|Bickley||Roy||1986||1980||After an outstanding career at Monton High in his native Tallassee, Alabama, where his team compiled an 80-0 three-year record, Roy played in the Black Negro League for the Tallassee Indians. During his four seasons, the Indians captured back-to-back championships in 1956-57. Roy came to Akron in 1957 and began a 10-year career with various leagues. First with Paparella Construction and then the Akron Pirates, this classy third baseman helped with the Tri-County League Championships in 1961 through 1963. He batted .520 in '62 to win the League's MVP award. Roy finished his playing days with the Akron Tigers and Akron Pioneers in the AA League where he made the 1964 All-Star team. Since then, Bickley has enjoyed success coaching several championship teams inthe Mason Park and Goodyear Heights youth leagues.|
|Bierce||Tom||2010||2010||Lefty power hitting 1st baseman and pitcher for Tallmadge Little League and Youth Teams. In 1975, he was part of the Little League State Champs. Tom was selected All-Metro at Tallmadge High with .480 batting average in '80. At Broward Community College in Florida, he was All-League, hit .320-.340 in '81-'82. At the University of Georgia, Tom hit .310-.335. In Akron AA, he was D.B. Johnsens All Star '82 with a .480 batting average. Tom was also chosen as a AA All Star with Champion Field Falcons '83-'84.|
|Birkbeck||Mike||2001||2000||Was reared in baseball in Orville youth leagues primarily as a rugged righthanded pitcher, outfielder, first baseman and hitter. Was a four year starter at Orville High, was an All-Ohio Conference All-Star three times and led the Riders to the league title in '79. Mike then became a four year starter at Akron U where he posted a School record 24 career wins pitching; was Zip captain '82-83; was All-Ohio Valley Conference '82-83; Zip Player of the Year and All-American in '82 when he hit .413 with 10 homers. Mike joined the Brewers organization in '83 and pitched through '90 and had an 88-108 record. Was with Indianapolis (AAA) '91; New York Mets '92; Richmond Braves '93-94; spent half of '95 with Mets, then played in Japan rest of '95 and '96 until he broke a leg and was forced to retire. He has continued his baseball career as pitching coach at Kent State U. Also played for numerous "AA" teams in the Canton League; made four All-Star teams and was an All-Star for the Hahn Plastering Company.|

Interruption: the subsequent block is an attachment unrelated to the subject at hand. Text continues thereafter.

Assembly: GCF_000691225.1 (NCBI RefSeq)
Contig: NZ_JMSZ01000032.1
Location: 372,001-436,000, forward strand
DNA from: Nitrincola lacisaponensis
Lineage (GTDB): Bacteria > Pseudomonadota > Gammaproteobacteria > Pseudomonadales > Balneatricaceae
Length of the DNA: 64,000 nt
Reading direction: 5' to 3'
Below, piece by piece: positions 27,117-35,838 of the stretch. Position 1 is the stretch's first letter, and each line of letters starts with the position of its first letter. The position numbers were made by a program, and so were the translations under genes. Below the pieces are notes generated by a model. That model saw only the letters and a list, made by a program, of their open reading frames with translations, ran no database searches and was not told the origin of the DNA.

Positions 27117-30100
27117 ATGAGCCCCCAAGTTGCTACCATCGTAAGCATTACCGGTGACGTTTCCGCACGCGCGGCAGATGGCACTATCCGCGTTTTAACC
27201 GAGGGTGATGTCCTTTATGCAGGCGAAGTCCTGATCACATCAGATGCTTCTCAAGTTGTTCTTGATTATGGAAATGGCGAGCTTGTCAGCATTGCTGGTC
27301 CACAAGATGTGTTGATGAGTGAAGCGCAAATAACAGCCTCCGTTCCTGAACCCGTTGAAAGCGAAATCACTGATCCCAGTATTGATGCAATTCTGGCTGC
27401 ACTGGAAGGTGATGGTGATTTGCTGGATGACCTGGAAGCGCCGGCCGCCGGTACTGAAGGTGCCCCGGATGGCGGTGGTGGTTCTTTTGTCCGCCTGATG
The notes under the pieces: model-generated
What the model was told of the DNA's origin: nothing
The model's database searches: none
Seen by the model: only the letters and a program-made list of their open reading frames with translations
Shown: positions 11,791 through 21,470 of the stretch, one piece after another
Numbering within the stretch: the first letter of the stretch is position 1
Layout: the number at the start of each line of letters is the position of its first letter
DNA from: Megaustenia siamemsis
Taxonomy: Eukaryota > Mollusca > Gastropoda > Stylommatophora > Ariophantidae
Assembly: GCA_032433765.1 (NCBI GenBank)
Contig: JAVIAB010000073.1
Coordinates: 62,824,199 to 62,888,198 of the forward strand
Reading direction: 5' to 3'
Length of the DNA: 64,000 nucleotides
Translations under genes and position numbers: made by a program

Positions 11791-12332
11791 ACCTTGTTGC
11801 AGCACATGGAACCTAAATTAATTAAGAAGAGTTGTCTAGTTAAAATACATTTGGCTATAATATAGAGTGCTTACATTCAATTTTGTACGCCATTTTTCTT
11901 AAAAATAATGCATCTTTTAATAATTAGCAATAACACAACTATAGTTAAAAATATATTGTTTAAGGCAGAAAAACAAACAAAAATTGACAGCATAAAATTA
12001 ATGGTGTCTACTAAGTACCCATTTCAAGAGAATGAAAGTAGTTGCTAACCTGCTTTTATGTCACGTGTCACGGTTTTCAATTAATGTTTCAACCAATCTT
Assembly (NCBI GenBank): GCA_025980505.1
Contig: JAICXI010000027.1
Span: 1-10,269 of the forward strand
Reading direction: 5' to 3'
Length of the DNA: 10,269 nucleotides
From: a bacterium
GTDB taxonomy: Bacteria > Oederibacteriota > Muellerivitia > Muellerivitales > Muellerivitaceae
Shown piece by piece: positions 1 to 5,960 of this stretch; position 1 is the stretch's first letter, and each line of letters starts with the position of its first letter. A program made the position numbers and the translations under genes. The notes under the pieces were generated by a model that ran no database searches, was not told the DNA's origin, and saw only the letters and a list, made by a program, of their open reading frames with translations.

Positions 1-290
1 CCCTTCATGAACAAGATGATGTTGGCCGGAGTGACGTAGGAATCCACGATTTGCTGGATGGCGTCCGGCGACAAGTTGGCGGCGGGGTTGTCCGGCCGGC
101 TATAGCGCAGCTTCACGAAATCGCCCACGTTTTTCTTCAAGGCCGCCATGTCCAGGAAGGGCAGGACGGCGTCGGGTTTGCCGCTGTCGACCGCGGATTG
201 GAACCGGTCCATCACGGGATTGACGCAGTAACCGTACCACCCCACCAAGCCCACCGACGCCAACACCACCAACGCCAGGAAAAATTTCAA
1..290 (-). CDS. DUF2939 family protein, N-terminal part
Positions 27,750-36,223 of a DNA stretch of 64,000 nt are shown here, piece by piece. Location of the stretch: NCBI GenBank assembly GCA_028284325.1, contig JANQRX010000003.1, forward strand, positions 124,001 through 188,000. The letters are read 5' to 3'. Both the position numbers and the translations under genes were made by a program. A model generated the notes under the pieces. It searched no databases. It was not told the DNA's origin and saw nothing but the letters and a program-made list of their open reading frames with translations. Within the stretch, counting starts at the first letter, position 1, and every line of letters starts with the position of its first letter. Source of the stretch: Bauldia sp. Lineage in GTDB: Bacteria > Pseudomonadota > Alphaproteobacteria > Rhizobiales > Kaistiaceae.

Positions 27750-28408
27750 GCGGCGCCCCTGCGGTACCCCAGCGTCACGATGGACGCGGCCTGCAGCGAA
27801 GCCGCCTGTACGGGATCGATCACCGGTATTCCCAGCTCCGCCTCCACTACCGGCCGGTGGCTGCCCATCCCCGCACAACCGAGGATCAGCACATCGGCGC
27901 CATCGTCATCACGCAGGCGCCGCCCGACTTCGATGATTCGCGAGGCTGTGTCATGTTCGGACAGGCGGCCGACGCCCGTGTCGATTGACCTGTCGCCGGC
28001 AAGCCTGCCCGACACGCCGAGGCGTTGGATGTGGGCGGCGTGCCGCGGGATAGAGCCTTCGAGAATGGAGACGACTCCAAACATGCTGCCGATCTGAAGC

|Bisesi||Jack||1982||1980||After an excellent baseball career at Garfield High School, Jack joined the Greater Akron AA League's Alex Redl Golf Shop team in 1952. A year later, he got an opportunity to play pro ball with the St. Louis Cardinals organization where he played for two seasons. He returned to Akron where he developed into one of the all-time great infielders in the AA League's history. Playing at shortstop and second base, Bisesi first starred for the Krispy Kreme team that grabbed three League titles in six seasons. He then joined the Black Labels dynasty that rolled up an unbelievable eight championships in nine seasons. He was known as "Mr. Vacuum" in the field and "Mr. Clutch" at bat. His best season at the plate was in 1969 when he batted .402 on the way to earning the coveted Frank Garcia award--given to the League's most outstanding player.|